What causes the value of gold to drop?

As with other publicly traded assets, the price of gold fluctuates every day at the whim of market forces of supply and demand. The price may drop on any given day, simply because there were more gold sellers than there were buyers of gold on the stock exchanges that day. Gold and greenback prices have an inverse relationship. As the dollar strengthens against other currencies, gold prices will fall as they become more expensive in other currencies, reducing demand.

Founded in 1993 by brothers Tom and David Gardner, The Motley Fool helps millions achieve financial freedom through our website, podcasts, books, newspaper columns, radio shows and premium investment services. Interest rates have a major influence on gold prices due to a factor known as opportunity cost. Opportunity cost is the idea of giving up an almost guaranteed profit on one investment because of the potential for a greater profit on another. With interest rates holding close to historic lows, bonds and CDs are, in some cases, producing nominal yields that are lower than the national inflation rate.

This leads to nominal gains but real money losses. In this case, gold becomes an attractive investment opportunity despite its 0% return because the opportunity cost of interest-based assets that are renounced is low. The same can be said of rising interest rates, which increase yields on interest-bearing assets and increase opportunity costs. In other words, investors are more likely to give up gold as lending rates rise, as they would be getting a higher guaranteed return.

Another driver of gold prices is US economic data. UU. Economic data, such as employment reports, wage data, manufacturing data and broader-based data, such as GDP growth, influence the Federal Reserve's monetary policy decisions, which in turn may affect gold prices. Although it is not set in stone, a stronger U, S.

The economy — low unemployment, employment growth, manufacturing expansion, and GDP growth above 2% — tends to drive gold prices down. Strong economic growth implies that the Fed could make a move to tighten monetary policy, which would have an impact on the opportunity cost dynamics discussed above. On the other hand, weak employment growth, rising unemployment, weakening manufacturing data and slower GDP growth may create an accommodative Fed scenario for interest rates and rising gold prices. A fourth factor that can affect gold prices is inflation, or the increase in the price of goods and services.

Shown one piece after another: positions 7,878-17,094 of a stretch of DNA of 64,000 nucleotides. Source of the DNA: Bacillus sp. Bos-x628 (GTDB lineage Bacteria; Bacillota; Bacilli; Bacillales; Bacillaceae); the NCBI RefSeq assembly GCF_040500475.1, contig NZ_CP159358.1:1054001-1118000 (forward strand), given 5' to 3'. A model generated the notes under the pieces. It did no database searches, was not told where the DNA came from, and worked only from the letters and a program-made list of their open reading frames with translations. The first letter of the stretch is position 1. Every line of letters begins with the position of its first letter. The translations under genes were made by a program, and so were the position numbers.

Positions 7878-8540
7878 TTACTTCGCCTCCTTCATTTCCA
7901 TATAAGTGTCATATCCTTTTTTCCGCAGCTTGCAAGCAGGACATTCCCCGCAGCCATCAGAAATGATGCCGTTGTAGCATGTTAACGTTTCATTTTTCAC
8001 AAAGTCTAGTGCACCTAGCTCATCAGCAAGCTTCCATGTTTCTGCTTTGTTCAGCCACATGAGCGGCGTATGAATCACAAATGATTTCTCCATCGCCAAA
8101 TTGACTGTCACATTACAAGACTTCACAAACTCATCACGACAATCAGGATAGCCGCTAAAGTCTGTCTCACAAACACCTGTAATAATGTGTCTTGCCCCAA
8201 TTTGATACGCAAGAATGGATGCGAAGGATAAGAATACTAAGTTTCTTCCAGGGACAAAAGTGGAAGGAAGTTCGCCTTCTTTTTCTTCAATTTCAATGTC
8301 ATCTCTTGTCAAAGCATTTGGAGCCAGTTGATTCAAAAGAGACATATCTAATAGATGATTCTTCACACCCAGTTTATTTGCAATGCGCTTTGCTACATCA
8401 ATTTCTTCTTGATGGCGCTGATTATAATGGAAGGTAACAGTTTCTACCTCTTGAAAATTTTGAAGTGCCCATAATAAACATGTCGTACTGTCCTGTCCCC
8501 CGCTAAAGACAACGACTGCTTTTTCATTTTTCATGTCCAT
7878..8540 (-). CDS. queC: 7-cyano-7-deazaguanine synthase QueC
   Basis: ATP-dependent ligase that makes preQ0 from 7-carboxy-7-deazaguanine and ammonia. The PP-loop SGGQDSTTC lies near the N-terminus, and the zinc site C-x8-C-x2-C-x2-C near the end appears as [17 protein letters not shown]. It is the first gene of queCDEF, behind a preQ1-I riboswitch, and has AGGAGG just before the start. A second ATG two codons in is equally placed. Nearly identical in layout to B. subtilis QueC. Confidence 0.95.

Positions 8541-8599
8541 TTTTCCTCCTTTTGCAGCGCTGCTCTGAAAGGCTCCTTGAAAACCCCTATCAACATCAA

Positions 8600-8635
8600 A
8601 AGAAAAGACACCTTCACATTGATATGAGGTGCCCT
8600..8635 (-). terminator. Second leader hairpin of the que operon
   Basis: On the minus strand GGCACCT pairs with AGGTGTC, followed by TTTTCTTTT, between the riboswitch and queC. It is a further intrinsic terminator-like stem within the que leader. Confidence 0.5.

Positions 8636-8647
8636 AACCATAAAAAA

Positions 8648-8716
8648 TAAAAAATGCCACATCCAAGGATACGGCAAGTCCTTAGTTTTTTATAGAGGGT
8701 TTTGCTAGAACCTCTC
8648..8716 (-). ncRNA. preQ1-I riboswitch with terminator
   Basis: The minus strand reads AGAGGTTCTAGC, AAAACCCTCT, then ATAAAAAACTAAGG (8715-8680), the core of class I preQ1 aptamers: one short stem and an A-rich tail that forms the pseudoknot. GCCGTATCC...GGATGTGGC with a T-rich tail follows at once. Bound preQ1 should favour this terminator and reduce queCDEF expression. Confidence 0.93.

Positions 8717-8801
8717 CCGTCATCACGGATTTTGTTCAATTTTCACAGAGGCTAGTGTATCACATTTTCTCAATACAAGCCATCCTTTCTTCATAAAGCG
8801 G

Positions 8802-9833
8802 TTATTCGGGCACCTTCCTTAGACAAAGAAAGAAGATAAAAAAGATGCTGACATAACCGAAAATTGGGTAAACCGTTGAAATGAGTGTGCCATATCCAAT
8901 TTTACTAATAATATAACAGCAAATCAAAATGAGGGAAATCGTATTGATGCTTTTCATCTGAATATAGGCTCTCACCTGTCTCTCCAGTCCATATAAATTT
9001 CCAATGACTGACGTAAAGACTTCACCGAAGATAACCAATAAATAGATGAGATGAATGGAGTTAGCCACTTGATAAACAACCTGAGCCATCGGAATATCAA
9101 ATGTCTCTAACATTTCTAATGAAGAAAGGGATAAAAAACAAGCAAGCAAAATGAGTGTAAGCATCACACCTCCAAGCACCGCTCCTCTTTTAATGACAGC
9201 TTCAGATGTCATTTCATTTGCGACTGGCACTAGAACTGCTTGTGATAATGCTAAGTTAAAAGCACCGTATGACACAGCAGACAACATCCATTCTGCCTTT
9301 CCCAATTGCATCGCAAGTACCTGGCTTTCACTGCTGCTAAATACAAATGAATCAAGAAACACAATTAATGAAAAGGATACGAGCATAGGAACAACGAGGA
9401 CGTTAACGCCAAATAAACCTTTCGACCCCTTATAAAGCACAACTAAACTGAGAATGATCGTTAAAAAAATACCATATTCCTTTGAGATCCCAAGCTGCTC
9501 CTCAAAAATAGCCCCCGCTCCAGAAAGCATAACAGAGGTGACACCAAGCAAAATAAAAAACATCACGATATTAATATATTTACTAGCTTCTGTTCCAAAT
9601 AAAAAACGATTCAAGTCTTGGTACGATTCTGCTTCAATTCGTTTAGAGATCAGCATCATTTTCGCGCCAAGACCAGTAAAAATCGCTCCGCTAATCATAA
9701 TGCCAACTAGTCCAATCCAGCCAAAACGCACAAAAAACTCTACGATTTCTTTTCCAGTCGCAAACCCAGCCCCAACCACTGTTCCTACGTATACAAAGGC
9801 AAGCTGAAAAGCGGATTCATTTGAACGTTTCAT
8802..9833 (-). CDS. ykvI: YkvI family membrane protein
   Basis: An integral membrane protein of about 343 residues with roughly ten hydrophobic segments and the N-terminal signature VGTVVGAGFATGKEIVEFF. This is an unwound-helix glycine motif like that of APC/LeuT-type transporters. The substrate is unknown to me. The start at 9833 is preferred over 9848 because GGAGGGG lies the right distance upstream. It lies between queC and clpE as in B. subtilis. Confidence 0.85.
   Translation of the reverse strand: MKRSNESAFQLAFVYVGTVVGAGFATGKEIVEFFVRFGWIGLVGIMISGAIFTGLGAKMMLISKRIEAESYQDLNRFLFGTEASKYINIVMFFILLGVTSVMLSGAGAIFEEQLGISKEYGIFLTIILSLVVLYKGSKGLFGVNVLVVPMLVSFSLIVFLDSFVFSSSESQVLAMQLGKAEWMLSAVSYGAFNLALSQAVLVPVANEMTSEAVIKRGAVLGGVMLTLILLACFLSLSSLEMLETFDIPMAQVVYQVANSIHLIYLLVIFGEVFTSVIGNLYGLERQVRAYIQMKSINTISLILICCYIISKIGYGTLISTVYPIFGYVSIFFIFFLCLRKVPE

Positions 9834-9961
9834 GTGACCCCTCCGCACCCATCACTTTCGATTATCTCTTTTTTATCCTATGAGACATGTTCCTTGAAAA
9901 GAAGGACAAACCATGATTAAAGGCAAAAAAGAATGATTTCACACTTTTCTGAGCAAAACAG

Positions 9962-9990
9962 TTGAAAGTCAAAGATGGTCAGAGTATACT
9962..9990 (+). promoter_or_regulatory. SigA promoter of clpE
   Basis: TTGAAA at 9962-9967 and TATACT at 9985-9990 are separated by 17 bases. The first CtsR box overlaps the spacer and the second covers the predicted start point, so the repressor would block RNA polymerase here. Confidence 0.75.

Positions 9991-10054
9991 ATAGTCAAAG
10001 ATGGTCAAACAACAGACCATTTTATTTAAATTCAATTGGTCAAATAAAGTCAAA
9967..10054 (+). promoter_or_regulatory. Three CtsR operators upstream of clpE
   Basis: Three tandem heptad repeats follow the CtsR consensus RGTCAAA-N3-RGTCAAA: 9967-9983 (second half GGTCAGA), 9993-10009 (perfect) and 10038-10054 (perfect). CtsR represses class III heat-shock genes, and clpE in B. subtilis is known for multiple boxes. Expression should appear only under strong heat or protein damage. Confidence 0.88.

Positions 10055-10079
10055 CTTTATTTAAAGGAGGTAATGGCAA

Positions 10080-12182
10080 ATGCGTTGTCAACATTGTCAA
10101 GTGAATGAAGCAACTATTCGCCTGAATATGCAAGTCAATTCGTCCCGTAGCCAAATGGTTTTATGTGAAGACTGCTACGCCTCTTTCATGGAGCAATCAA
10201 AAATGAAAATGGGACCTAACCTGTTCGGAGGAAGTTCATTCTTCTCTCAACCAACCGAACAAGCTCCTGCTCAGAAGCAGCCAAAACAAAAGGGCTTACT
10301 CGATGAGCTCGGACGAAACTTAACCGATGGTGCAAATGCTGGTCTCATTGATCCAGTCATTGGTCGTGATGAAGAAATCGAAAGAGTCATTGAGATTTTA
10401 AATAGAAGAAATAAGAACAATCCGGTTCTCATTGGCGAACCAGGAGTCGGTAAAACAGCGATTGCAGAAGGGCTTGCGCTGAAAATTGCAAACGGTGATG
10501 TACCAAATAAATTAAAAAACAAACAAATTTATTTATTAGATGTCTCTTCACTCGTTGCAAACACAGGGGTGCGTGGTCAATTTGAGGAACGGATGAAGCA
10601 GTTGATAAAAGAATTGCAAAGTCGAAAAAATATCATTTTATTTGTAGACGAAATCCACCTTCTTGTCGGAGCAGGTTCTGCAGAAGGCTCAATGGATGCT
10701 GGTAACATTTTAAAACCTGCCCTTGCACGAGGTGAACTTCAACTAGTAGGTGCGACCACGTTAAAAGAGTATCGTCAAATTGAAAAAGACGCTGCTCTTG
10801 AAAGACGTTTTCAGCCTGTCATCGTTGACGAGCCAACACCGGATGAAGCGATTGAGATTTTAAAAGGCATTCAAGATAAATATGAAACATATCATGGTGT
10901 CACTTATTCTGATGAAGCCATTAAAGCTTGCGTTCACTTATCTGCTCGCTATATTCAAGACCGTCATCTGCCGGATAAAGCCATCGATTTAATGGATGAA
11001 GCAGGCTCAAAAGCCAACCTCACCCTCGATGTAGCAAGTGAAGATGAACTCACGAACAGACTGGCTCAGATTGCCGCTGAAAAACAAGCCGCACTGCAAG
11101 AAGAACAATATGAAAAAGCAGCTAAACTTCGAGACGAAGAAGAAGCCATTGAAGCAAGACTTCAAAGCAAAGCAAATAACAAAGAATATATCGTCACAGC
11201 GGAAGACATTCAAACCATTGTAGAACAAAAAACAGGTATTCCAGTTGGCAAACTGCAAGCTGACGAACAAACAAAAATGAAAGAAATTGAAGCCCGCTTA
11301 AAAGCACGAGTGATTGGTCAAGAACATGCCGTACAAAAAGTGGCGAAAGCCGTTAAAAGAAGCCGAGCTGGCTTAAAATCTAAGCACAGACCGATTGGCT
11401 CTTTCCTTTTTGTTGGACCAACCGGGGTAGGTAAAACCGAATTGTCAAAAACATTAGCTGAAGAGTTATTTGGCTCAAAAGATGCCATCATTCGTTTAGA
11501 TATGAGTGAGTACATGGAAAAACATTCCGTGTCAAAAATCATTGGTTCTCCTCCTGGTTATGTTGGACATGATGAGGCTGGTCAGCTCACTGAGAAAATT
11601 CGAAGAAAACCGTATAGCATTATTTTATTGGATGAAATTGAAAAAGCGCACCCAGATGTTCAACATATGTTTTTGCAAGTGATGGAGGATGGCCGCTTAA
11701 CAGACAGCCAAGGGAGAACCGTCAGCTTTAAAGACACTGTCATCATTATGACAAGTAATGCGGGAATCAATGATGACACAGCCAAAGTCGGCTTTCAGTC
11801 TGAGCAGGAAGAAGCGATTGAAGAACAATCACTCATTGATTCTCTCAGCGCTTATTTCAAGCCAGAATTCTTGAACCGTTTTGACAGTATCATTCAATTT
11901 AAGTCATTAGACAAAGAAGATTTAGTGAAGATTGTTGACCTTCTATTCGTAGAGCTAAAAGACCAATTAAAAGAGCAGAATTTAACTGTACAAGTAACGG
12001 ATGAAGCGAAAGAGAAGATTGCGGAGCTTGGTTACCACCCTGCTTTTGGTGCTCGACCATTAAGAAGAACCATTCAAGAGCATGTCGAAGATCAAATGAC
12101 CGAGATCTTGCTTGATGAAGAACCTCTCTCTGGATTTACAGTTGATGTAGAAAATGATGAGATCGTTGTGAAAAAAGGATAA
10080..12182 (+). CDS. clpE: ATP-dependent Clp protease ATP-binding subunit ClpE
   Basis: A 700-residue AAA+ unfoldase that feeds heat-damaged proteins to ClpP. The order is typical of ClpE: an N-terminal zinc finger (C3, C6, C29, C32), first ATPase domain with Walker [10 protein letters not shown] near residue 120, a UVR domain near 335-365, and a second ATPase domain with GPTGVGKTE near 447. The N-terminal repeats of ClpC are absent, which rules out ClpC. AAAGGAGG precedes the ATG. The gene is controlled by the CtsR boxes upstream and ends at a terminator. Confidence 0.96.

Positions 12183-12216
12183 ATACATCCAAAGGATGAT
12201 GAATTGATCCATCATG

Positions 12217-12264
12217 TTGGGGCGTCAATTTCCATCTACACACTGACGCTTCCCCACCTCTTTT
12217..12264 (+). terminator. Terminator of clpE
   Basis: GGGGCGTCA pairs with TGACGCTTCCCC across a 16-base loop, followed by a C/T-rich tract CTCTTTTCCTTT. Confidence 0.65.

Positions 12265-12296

While far from being a guarantee, rising or rising inflation levels tend to push gold prices higher, while lower levels of inflation or deflation weigh heavily on gold. Inflation is almost always a sign of economic growth and expansion. When the economy grows and expands, it is common for the Federal Reserve to expand the money supply. The expansion of the money supply dilutes the value of each existing currency note in circulation, making it more expensive to buy assets that are perceived as a store of value, such as gold.

This is why quantitative easing programs that saw the money supply grow rapidly were considered positive for physical gold prices. In recent quarters, inflation has been relatively moderate (just above 1%). Lack of inflation has been a factor that has forced the Federal Reserve not to raise credit rates, but it has also kept gold prices low, which normally perform better in an environment of rising inflation. This tug-of-war between interest rates and inflation can play a constant tug-of-war on gold prices.

This question has affected many gold speculators, investors and ordinary people interested in what gold can offer them. However, if the FOMC hints that rates plan to remain stable, gold prices tend to rise, as the opportunity cost of giving up interest-based assets instead of gold remains low. It's been a wild year for stocks, but it's been nothing short of an exceptional year for physical gold and gold investors. The largest gold ETF, the SPDR Gold Shares ETF, buys or sells physical bullion based on investor demand.

The dollar is likely to push up the price of gold through increased demand (because you can buy more gold when the dollar is weaker). . .

Steve Langehennig
Steve Langehennig

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